He also warned on the website Everyone's Invited, that "a culture has grown over recent years whereby in the minds of some people it is acceptable to treat young women in particular in a manner that we are now seeing". 

if anything is making you feel frightened or so uncomfortable and upset that you’re adjusting your daily life to avoid it, then let us know.

Describing the scale of the investigation, he said: "I believe that in excess of 7,000 people have now put testimonies up online and there are lots and lots of victims that will now be thinking about what has happened to them and having conversations with their parents and others about what to do next."

A Whitehall investigation has been launched into the emerging scandal, with officials from the Department of Education and Home Office leading the response alongside police chiefs and Ofsted.

Government advice on sexual harassment and sexual violence between kids in schools and colleges is also now being revised – and will be in force by the beginning of the next academic year, the Telegraph reports.

Asked about the Prime Minister's thoughts on claims there is a "rape culture" in some schools, the PM's official spokesman said: "We want victims to have the confidence to report crimes and be comforted in knowing that everything will be done to bring offenders to justice.

"Given these allegations, a police helpline will be set up in due course to ensure victims can access advice and support where needed and DfE and the Home Office and the NPCC are in contact, with everyone invited to provide support to those who are reporting abuse and to provide advice on contacting the police if they wish."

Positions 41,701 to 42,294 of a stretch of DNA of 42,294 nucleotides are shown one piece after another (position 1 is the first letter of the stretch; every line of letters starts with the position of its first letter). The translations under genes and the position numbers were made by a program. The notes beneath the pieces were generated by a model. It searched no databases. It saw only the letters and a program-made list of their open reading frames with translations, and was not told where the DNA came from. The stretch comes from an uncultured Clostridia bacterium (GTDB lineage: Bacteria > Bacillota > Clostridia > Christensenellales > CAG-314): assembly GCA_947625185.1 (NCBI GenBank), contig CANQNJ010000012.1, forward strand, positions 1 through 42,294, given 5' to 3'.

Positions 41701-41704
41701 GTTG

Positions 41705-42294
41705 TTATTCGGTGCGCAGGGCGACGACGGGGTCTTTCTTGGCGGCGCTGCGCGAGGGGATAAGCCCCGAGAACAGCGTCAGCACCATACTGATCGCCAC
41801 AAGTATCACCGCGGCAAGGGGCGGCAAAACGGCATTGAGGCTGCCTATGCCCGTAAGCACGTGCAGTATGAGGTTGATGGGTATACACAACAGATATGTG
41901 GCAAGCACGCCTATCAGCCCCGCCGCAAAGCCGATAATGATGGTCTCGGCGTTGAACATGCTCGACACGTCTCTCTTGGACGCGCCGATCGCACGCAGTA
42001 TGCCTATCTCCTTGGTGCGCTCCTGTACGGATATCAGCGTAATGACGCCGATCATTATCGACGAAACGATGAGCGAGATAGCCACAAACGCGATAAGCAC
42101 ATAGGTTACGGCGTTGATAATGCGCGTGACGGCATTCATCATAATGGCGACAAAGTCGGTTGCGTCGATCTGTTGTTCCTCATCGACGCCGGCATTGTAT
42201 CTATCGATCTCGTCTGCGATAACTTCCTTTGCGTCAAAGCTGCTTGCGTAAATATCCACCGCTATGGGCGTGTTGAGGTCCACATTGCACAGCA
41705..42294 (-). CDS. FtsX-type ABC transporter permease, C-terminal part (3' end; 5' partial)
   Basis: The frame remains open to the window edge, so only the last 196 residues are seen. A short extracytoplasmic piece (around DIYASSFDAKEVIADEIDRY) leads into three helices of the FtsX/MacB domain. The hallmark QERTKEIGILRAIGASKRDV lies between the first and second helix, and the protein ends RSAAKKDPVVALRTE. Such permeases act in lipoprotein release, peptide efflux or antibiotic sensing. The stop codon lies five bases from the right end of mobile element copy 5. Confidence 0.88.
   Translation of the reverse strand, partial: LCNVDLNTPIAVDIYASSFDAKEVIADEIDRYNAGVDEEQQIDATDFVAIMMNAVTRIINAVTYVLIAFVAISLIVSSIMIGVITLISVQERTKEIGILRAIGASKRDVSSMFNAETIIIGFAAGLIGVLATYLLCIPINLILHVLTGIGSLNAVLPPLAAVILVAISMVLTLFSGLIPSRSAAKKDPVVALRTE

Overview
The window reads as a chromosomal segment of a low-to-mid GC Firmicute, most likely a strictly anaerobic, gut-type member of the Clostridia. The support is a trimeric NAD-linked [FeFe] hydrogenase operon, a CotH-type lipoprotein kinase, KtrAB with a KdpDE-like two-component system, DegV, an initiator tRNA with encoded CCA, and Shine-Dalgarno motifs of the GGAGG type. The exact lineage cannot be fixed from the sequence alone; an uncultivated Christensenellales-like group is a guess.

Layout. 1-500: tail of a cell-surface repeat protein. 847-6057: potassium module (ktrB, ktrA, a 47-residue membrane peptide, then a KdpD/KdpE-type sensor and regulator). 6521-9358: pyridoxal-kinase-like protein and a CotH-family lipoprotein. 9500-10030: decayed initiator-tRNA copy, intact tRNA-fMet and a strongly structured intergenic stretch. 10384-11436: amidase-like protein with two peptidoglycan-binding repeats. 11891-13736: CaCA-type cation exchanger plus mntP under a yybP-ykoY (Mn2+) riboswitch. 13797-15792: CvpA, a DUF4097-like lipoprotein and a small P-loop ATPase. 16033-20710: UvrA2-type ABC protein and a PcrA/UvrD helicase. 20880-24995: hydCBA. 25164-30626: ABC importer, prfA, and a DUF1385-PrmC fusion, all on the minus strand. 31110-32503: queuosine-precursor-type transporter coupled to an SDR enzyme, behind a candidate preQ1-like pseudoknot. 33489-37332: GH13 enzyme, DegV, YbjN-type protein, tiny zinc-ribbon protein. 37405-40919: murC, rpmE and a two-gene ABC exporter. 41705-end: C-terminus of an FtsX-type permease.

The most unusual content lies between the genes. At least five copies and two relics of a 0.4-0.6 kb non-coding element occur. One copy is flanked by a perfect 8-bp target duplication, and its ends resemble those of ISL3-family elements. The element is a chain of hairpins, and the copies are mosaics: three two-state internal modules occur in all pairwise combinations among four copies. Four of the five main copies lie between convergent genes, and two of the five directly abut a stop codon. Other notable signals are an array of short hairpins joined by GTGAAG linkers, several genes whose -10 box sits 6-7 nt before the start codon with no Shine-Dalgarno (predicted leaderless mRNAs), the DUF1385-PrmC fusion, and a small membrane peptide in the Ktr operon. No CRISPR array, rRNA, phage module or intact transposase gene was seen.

'WE WANT TO KNOW'

It comes as a Scotland Yard chief urged women who are made to feel “uncomfortable” by wolf-whistling and other forms of harassment to report matters to police.

Louisa Rolfe, an assistant commissioner at the Metropolitan police, promised to take all incidents “seriously”, even if they did not constitute a crime.

“I would urge them to report to us,” she said.

“We do take them seriously. While every incident might not have a criminal justice outcome, we want to know about patterns of offending.

“If you said to somebody about wolf-whistling [that they should] report it to police, they might think that’s strange.

"But, actually, if anything is making you feel frightened or so uncomfortable and upset that you’re adjusting your daily life to avoid it, then let us know.”

Rolfe, who leads the force’s strategy on violence against women and girls, made her comments as the force braces itself for criticism from the police watchdog over its handling of the Everard vigil at Clapham Common, south London, on March 13, The Times reports.

She admitted that the recent murder of Sarah Everard and the Met’s heavy-handed tactics at a vigil to mourn her death had resulted in the need to “build confidence” and trust between women and the police.

Cressida Dick, the Met’s first female commissioner, faced calls to resign after images of male officers wrestling women protesters to the ground were published around the world.

Priti Patel, the home secretary, described the scenes as “upsetting” while Sadiq Khan, the mayor of London, called them “unacceptable”.

They both asked HM Inspectorate of Constabulary to investigate to see what lessons can be learnt.